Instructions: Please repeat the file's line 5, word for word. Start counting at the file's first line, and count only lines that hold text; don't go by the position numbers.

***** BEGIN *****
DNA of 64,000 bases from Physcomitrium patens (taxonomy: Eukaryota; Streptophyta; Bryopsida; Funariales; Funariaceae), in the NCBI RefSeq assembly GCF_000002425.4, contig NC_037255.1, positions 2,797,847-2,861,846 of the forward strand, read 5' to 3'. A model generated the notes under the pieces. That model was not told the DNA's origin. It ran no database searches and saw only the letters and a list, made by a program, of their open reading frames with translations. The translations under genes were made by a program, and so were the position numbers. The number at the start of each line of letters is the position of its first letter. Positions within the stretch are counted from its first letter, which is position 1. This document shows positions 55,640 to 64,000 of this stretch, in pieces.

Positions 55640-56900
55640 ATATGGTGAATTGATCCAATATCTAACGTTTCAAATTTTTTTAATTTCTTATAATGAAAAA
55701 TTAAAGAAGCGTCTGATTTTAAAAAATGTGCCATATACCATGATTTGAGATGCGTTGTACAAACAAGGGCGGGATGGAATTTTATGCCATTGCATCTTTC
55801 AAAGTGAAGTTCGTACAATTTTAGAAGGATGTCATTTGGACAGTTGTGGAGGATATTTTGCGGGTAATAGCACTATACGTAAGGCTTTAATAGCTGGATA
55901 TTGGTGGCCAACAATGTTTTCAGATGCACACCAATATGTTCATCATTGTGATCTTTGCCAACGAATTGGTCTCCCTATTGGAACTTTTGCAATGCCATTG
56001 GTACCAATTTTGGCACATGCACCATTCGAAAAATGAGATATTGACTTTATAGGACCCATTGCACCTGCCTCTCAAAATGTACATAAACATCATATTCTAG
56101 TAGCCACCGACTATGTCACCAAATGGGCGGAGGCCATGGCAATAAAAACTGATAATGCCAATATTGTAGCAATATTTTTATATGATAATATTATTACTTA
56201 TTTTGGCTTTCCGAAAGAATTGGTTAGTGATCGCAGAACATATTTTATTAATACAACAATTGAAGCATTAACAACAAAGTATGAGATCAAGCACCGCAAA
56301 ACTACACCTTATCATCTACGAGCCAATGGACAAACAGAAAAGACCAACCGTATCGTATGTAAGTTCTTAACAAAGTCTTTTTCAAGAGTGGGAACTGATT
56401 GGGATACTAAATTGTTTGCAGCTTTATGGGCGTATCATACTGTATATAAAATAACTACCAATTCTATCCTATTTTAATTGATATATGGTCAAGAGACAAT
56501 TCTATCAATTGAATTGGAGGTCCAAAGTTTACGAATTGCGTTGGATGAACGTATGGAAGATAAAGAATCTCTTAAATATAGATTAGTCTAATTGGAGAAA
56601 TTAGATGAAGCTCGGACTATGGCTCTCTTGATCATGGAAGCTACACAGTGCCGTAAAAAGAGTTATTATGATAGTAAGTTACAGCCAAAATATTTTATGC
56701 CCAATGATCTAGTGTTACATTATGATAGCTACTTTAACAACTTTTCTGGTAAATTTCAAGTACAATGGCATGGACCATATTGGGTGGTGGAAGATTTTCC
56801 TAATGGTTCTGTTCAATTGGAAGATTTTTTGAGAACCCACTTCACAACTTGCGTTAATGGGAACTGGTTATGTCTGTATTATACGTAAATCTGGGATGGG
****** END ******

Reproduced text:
55801 AAAGTGAAGTTCGTACAATTTTAGAAGGATGTCATTTGGACAGTTGTGGAGGATATTTTGCGGGTAATAGCACTATACGTAAGGCTTTAATAGCTGGATA